The Secret Assault on Our Nation’s Character by Diana West (May 28, 2013).  Diana West’s newest book “American Betrayal: The Secret Assault on our Nations Character” is a highly researched, blockbuster of a story taking 356 pages to tell with 29 pages of notes.  Whilst not directly about ‘management’, this book is packed with information that any successful manager should understand, in particular regarding communications (propaganda?)  and planning.  It’s the most thought-provoking, worrying, disillusioning book I’ve ever read.  I’ve attached a couple of reviews of the book from Amazon.com. American Betrayal, Diana West, May 2013. Reviews  that give you a glimpse of what it’s about.  John, of John’s Newsletter fame, noted: ‘American Betrayal explains what many already know about the creation of the soviet monster by the FDR administration, stacked with communist spies and the author of the cold war from as early as 1942.  How FDR’s lackeys could give the USSR the atomic bomb via Lend Lease is fascinating and unfortunately true.  It is clear that powerhouse though she may be, America has been ungovernable since the outset…Just too big, too complex and too full of leaks and confused ideologies.  America is now, as a reaction, on the road to becoming a police state.  Folk who have read the book  called “The Open Society and Its Enemies” by Karl Popper will understand how the USA came to this pretty pickle and the realities behind this scandalous state of affairs.  Horrific though her anecdotes are, I have seen independent corroboration elsewhere of Diana’s central themes and accept them as factual – when asserted as such.  This book is too disturbing for general consumption.’

From Third World to First

The Singapore Story: 1965-2000 by Lee Kuan Yew  (Oct 3, 2000).  Note:  although older, it is useful to read this book before the Grand Master’s Insights book, below. Some comments on the Amazon website: Lee Kwan Yew had a clear vision, set himself clear goals…. Above all, what led to his success is his execution skills…. Although Singapore is a free market economy, its philosophy concerning workers and employees are caring and genuine, unlike in the United States….His views regarding leadership and a wide range of management issues are profound….. Read this book to be inspired.

Lee Kuan Yew

The Grand Master’s Insights on China, the United States, and the World by Graham Allison et al., 1 Feb. 2013.  Some comments on the Amazon website: Lee excels in pithy evaluations of regional and national strengths and weaknesses. At his best, the man is a cross between Confucius and Machiavelli. (Washington Times)……..”I found myself engrossed this week by the calm, incisive wisdom of one of the few living statesmen in the world who can actually be called visionary. The wisdom is in a book, “Lee Kuan Yew: The Grand Master’s Insights on China, the United States and the World,” a gathering of Mr. Lee’s interviews, speeches and writings…He is now 89, a great friend of America, and his comments on the U.S. are pertinent to many of the debates in which we’re enmeshed.” — Peggy Noonan, Wall Street Journal.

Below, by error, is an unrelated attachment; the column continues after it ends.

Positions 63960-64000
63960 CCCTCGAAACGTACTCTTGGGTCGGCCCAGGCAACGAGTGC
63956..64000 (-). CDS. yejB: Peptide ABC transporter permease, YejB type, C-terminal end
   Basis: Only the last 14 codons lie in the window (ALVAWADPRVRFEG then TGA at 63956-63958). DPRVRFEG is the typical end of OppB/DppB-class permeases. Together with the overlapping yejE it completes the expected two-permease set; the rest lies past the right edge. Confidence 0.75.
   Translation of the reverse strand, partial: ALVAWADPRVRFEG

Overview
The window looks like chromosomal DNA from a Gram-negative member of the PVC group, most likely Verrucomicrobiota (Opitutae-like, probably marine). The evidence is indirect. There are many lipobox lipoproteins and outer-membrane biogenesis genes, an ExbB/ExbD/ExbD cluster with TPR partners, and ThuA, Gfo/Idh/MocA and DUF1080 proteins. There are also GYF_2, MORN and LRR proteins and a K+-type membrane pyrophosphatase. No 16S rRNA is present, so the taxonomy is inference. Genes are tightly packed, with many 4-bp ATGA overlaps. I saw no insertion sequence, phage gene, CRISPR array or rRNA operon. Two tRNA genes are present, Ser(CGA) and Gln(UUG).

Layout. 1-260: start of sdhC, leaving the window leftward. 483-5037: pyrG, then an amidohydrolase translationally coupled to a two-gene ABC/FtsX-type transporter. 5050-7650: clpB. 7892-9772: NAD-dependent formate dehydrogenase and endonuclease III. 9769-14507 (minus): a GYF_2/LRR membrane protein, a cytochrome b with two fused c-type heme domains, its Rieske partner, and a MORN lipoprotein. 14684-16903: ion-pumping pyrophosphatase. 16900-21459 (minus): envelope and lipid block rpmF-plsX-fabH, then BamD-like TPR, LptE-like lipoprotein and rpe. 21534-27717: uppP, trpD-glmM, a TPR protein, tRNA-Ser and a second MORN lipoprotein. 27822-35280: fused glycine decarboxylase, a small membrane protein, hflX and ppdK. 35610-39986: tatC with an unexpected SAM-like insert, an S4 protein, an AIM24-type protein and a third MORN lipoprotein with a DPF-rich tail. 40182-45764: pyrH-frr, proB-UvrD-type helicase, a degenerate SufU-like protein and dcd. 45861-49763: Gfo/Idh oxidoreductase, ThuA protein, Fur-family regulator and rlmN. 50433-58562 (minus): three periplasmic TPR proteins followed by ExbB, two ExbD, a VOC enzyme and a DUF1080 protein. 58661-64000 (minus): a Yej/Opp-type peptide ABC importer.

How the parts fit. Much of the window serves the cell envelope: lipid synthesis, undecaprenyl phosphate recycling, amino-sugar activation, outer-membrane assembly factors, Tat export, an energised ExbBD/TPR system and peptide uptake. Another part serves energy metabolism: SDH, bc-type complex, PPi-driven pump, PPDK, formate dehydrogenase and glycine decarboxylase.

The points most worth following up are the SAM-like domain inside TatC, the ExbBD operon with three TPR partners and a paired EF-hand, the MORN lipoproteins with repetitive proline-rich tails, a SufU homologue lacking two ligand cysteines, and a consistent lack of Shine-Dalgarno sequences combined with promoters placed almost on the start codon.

About Peter Senior

I'm a very experienced and pragmatic management consultant. I've reviewed and led the restructuring of many organisations - large and small corporations and Government Departments, much of the time as President of the New Zealand Institute of Management Consultants. Before that I was General Manager of a major NZ newspaper; earlier, an analyst for IBM UK. I gained an honours degree in engineering at London University, and studied management at Cambridge University. This wide range of experience has left me frustrated: I continue to see too many examples of really bad management. Sometimes small easily fixed issues; sometimes fundamental faults; and sometimes really tricky problems. Mostly these issues can be fixed using a mixture of common sense, 'management 101' and applying lessons from years of management experience. Unfortunately, all too often, politics, bureaucracy and daft government regulations get in the way; internal factors such as poor culture and out-of-date strategies are often evident. So what's gone wrong, and why, and most importantly, how to fix 'it'? I hope there are like-minded people 'out there' who will share their thoughts enabling 'us' to improve some significant management failures that affect the general public. If you just accept bad management, you don't have the right to complain! If you'd like to share thoughts on any aspects of management, send me an email to petersenior42@gmail.com .